London to Brighton Veteran Car Run fatal crash: Vehicle expert says it was ‘obviously dangerous’ to send route down Reigate Hill

November 14, 2017
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A veteran car expert has said that organisers of the Veteran Car Run should have known not to include Reigate Hill in this year’s route.

The event was passing through Reigate for the first time in 63 years on November 5 when a 1902 Benz, a silver Ford C-max, a Mercedes GLE and Fiat Fiorino were involved in a crash that saw four people taken to hospital.

One of the men who had been travelling in the 1902 Benz died from his injuries on November 7.

Bryan Goodman, 84, who lived on Reigate Hill for 50 years before moving to another part of the town and is an expert on veteran cars, has questioned why the hill was thought safe to use.

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He said that, in general, the 1902 Benz is a primitive model of vehicle and that, in his opinion, to send cars like that down a road as steep as Reigate Hill is “obviously dangerous”.

Mr Goodman said the cars that take part in the Veteran Car Run were built in the “experimental stages of automotive technology”.

He likened the decision to allow 300 cars built in the dawn of the automotive industry to travel down the hill, to trying to send 100 cavalry riders down a narrow London street.

Although Mr Goodman does not have knowledge of the exact car involved in the crash, he does own a similar vehicle, a single cylinder 1900 Benz motorcar, and said that vehicles of its type were not fitted with seatbelts.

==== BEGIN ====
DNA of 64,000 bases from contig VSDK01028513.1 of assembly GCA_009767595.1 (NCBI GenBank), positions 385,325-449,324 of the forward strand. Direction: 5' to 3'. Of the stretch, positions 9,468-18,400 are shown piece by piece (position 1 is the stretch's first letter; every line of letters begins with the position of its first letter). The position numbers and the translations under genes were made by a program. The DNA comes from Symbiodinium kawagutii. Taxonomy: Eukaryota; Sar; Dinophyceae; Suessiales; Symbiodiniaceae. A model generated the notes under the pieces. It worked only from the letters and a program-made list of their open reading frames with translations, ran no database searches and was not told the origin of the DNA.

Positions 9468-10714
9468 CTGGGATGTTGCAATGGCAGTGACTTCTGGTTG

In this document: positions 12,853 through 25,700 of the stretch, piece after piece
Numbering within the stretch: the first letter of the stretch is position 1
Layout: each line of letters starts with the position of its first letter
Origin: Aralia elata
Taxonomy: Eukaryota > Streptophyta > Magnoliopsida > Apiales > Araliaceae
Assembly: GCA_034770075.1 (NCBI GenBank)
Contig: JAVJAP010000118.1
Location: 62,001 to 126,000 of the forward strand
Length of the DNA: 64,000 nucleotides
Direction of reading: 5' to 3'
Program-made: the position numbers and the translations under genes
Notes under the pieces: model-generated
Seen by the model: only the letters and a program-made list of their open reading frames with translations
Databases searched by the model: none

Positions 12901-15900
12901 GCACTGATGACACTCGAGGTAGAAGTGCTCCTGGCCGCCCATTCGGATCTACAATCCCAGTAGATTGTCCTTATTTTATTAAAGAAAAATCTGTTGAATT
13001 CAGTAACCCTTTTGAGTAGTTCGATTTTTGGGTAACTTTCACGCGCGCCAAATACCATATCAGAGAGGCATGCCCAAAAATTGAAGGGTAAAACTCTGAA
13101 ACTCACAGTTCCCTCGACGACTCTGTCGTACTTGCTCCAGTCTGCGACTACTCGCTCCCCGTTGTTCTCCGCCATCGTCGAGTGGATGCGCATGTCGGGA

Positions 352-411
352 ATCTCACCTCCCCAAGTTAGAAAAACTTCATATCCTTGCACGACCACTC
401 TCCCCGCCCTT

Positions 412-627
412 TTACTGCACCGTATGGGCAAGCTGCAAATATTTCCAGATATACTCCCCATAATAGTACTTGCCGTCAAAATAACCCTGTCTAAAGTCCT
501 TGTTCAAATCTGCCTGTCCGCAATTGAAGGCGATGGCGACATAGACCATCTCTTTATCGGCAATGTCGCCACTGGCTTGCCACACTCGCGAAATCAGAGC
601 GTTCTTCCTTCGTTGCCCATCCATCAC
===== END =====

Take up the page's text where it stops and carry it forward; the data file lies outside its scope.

He says that in the 50 years he lived on Reigate Hill he would never have taken his car down it due to fears over the reliability of the brakes.

The scene on Reigate Hill after the fatal car crash during the 2017 London to Brighton Veteran Car Run
(Image: Steve Frank)

In fact, he was told that the car he now owns, having brought it in 1956, had itself been involved in a collision at the bottom of Reigate Hill in the early years of the 20th century, where it collided with the level crossing and lost a dashboard component.

Talking about the sort of cars produced in the early 1900s, he described them as “primitive” in terms of their brakes, seats and engines.

He also said that, due to the solid rubber tyres used on the vehicles, driving a car from that decade “was like driving a pram”.

However, he added that it was likely that the car involved in the crash was no longer fitted with its original brakes.

The cause of the crash is still under investigation by Surrey Police and it is not known at this time what type of brakes or wheels were fitted on the cars involved.

Martin Brown, communications officer for the Royal Automobile Club (RAC), which runs the London to Brighton Veteran Car Run, also confirmed that the Benz that crashed would not have been fitted with seatbelts.

In response to questions about the safety of Reigate Hill, he said: “This run has been running since the 1920s and has had a good safety record overall.

“The roadworks in Brixton on the A23 meant that we had to divert the route to the A217 (Reigate Hill) and the route was tested carefully by veteran cars and a number of experts on a wet day in March.

“We are going to carry out a full review into the accident and look at everything that happened very carefully.

“Clearly we want to learn any lessons that can be learned from this tragic accident.

“We are providing any assistance that the police might need and we will be looking at the run as a whole to see what lessons can be learned.”

Following the accident four people were taken to hospital and according to event’s organisers the other occupants of the Benz are now “on the mend”.

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Article source: http://www.getsurrey.co.uk/news/surrey-news/london-brighton-veteran-car-run-13898399


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